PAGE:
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Wednesday , October 23 2019

Iraqi court sentences 3 French IS members to death

FILE – in this May 23, 2018 file photo, suspected Islamic State militants wait their turn for sentencing at the counterterrorism court in Baghdad, Iraq. A Baghdad court sentenced to death three French citizens Sunday for being members of the Islamic State group, an Iraqi judicial official said. The official said the three were among 12 French citizens handed over to Iraq in January by the U.S.-backed Syrian Democratic Forces. Then SDF has handed over to Iraq hundreds of suspected IS members in recent months. (AP Photo/Maya Alleruzzo, File)

BAGHDAD, May 26, (AP): A Baghdad court on Sunday sentenced three French citizens to death for being members of the Islamic State group, an Iraqi judicial official said. They were the first French IS members to receive death sentences in Iraq, where they were transferred for trial from neighboring Syria. The verdict raised new questions about the legal treatment of thousands of foreign nationals formerly with the extremist group.

Many now languish in prisons in Iraq or detention camps in northern Syria. Their home countries hesitate to take back citizens they see as having gone willingly to join the militant group. The official said the three were among 12 French citizens whom the US-backed Syrian Democratic Forces handed over to Iraq in January.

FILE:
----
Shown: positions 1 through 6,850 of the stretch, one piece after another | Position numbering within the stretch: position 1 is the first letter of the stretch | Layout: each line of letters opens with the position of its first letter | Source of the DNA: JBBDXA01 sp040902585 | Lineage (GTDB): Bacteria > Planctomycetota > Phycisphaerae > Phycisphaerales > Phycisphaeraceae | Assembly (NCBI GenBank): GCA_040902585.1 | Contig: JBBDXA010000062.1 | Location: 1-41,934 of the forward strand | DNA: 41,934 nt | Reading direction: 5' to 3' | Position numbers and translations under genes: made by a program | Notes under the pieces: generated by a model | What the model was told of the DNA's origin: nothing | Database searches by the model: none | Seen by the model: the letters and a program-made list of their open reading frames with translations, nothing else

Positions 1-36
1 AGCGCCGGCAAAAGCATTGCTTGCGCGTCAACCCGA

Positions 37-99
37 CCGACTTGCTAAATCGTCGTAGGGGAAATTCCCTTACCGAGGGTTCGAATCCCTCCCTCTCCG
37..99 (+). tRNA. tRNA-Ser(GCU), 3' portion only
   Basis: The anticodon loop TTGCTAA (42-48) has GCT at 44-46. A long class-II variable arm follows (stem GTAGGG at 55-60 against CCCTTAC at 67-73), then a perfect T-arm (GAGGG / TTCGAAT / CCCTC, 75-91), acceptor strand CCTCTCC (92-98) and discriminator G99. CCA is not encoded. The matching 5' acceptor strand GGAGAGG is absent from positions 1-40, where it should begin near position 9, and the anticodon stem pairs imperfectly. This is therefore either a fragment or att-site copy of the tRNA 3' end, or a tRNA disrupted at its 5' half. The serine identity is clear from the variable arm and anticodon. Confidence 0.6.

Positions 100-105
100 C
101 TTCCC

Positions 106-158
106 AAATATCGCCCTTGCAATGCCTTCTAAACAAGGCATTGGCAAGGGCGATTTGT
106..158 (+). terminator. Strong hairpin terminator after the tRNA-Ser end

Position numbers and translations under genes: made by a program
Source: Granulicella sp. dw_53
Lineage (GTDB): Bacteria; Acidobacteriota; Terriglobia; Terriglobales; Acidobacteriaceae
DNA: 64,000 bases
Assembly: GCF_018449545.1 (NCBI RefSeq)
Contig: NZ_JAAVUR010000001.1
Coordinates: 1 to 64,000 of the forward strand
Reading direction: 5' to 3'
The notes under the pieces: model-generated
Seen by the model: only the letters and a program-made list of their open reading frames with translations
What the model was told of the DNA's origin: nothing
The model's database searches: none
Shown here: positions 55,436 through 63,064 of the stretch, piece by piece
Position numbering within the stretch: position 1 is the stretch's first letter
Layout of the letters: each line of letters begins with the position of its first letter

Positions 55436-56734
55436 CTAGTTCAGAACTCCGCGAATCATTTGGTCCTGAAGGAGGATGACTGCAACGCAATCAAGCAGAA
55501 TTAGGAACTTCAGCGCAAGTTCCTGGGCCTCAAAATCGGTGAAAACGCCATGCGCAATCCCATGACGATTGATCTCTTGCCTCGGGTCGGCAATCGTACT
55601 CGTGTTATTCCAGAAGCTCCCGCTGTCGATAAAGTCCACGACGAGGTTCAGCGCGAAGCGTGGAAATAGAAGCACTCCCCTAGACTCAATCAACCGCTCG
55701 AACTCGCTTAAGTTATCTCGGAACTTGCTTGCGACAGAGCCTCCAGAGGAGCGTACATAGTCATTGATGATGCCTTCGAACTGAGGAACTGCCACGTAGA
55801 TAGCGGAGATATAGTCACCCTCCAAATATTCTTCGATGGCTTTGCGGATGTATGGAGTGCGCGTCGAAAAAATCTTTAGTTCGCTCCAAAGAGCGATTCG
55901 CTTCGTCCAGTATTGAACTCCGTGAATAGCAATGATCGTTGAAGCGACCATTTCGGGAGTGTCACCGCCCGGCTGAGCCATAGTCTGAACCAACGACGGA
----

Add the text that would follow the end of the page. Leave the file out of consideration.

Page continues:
The Kurdish-led group spearheads the fight against IS in Syria and has handed over to Iraq hundreds of suspected IS members in recent months. The convicted French militants can appeal the sentences within a month, according to the official, who official spoke on condition of anonymity because he wasn’t authorized to speak to the media. Iraqi President Barham Saleh had said during a February visit to Paris that the 12 will be prosecuted in accordance with Iraqi laws.

In March, Prime Minister Adel Abdul-Mahdi asserted Iraq’s authority to try foreign IS suspects detained in Syria because “the battlefields were one.” The trials of the French nationals in Baghdad raise the difficult question of whether foreign IS suspects should be tried and punished in the country of their alleged crimes, even when there are serious doubts about the impartiality of the courts in Iraq and Syria.

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